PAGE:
NASA's New Horizons spacecraft has sent new images to Earth from Pluto that reveal new details about the dwarf planet's icy terrain.

New Horizons used data from two instruments, including the its Long Range Reconnaissance Imager (Lorri) to take pictures from a range of about 31,000 miles on July 14, 2015, and the Ralph/Multispectral Visible Imaging Camera (MVIC), which enhanced the color photo approximately 20 minutes after the photos were taken. MVIC did so at a range of 21,000 miles and at a resolution of about 2,100 feet per pixel.

The result is a composite image of 160 milieus across of Pluto's Viking Terra area.

The photo shows bright methane ices that are located on many rims of the planet's craters. The image shows a collection of small, red soot-like particles called tholins that are created from methane and nitrogen reactions. The viewer can see where this red material appears thick. Scientists believe the particles are riding along with the ice that is flowing underneath.

Lorri also transmitted back a high-resolution image on Dec. 24 that shows the icy plain known as Sputnik Planum that forms to the left side of the dwarf planet's "heart."

The images were also taken during its July 14 flyby when New Horizons was at its closet approach to the planet. The photos were taken with resolutions of about 250 to 280 feet per pixel and show off the planet's icy plains.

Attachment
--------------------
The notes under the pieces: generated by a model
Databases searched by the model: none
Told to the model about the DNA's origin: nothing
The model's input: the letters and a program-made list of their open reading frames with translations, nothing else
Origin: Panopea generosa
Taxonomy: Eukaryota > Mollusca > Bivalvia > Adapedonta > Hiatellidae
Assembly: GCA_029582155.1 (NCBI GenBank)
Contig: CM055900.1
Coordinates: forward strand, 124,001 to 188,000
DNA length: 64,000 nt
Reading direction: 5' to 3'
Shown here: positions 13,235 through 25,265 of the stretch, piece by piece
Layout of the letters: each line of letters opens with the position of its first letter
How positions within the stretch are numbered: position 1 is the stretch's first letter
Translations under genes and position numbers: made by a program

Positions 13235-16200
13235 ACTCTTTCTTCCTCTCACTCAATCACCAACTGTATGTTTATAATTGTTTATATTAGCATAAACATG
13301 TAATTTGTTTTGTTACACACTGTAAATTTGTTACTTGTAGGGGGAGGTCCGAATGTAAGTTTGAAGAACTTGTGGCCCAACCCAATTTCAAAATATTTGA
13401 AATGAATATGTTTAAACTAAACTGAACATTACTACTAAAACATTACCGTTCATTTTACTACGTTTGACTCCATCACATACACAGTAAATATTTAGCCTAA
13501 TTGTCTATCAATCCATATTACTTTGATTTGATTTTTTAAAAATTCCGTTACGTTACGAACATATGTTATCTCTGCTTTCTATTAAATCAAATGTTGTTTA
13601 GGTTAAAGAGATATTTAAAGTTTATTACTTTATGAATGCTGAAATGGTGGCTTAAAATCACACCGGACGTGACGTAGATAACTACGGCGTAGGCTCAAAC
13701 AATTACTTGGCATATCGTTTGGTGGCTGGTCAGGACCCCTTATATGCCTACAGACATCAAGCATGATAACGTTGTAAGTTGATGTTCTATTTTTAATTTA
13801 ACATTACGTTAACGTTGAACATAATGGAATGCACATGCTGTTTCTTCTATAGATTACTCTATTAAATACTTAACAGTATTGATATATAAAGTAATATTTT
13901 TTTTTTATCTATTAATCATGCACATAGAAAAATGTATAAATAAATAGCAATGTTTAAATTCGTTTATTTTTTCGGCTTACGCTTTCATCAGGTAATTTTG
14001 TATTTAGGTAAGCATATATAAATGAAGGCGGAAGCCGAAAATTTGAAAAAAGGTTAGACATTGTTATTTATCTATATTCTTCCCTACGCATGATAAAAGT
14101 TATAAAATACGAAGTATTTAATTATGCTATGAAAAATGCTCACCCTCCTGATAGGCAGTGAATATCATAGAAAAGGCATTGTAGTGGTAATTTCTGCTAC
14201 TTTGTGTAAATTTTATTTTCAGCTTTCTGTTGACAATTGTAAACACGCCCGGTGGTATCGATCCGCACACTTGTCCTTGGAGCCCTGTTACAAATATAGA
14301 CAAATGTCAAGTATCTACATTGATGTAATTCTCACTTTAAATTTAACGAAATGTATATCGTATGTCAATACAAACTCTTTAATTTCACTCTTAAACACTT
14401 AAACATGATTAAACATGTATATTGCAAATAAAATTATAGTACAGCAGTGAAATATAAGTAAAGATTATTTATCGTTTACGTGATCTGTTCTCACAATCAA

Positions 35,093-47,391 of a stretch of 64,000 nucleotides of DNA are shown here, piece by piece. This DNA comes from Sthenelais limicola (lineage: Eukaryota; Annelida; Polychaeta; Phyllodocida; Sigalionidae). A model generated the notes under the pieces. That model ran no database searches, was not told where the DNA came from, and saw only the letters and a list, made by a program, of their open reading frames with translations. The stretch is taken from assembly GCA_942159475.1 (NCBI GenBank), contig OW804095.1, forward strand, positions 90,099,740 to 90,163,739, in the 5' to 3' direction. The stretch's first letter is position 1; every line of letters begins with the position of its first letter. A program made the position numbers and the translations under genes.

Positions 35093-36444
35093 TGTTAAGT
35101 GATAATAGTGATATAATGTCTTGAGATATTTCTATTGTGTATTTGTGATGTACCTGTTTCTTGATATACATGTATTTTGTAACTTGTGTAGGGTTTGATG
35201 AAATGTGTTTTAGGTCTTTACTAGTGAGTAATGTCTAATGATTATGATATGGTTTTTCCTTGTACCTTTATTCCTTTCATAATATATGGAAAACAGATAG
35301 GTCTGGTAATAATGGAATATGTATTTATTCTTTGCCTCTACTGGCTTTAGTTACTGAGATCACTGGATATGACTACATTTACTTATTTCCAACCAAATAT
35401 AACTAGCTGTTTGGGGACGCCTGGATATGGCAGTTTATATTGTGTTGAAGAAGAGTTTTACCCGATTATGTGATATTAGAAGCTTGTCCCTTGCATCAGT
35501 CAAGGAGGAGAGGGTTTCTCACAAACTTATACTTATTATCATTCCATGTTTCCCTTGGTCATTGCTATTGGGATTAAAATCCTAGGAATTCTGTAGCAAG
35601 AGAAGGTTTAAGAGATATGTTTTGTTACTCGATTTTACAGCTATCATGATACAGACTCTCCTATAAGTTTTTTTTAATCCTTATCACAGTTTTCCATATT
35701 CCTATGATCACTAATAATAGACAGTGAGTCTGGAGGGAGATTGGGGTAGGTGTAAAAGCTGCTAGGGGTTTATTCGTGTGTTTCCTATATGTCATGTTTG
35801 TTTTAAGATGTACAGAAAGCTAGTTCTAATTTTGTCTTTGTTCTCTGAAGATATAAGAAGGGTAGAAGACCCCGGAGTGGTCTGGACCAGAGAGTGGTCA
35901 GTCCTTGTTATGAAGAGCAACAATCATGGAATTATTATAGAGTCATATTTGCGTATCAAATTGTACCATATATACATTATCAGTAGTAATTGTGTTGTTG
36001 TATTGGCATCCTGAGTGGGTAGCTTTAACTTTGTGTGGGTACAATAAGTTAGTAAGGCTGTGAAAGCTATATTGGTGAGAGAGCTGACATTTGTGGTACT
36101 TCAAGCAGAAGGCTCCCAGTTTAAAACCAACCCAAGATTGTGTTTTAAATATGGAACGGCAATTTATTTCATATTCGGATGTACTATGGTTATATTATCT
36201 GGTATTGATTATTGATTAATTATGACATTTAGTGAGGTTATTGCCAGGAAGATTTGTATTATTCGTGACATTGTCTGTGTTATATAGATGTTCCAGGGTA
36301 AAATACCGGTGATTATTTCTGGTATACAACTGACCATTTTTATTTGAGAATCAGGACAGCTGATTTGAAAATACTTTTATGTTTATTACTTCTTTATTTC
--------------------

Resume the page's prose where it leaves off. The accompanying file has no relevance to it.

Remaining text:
The image focuses on a strip of 50 miles wide and more than 400 miles long from the northwestern shoreline of Sputnik Planum and its surrounding plains.

The surface of this area shows a change in its composition, with scientists believing the darker blocks are probably icebergs that are floating in denser solid nitrogen.

The high-res image also reveals an "X," which scientists think is a site where four convection cells meet. They believe a pattern of the cells form the thermal conviction of the nitrogen-filled ices, and that a reservoir could be located somewhere deep within.

"This part of Pluto is acting like a lava lamp," William McKinnon, deputy lead of the New Horizons Geology, Geophysics and Imaging team from Washington University in St. Louis, said in a press release, "if you can imagine a lava lamp as wide as, and even deeper than, the Hudson Bay."

NASA recently released other mind-bending photos of Pluto that were arranged using the infrared Linear Etalon Imaging Spectral Array (Leisa). The results are psychedelic renderings that make any space enthusiast want to take a trip to the dwarf planet.

Source: NASA

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